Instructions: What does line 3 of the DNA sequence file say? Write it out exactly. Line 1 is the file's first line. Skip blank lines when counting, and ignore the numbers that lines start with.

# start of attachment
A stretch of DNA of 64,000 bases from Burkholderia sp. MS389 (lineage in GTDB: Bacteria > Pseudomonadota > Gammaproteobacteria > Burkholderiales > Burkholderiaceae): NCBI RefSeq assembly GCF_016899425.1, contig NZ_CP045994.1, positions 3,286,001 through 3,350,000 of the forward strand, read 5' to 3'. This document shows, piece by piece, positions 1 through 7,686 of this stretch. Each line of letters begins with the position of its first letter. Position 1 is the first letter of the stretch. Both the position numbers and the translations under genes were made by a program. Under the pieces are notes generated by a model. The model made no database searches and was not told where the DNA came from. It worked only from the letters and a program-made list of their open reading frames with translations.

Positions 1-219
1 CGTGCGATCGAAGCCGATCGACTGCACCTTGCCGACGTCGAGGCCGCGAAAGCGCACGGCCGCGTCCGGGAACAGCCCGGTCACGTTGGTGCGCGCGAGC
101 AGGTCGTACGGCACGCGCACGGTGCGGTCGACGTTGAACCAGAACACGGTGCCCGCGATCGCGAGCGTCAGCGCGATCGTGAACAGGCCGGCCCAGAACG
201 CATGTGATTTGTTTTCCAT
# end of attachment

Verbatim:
1 CGTGCGATCGAAGCCGATCGACTGCACCTTGCCGACGTCGAGGCCGCGAAAGCGCACGGCCGCGTCCGGGAACAGCCCGGTCACGTTGGTGCGCGCGAGC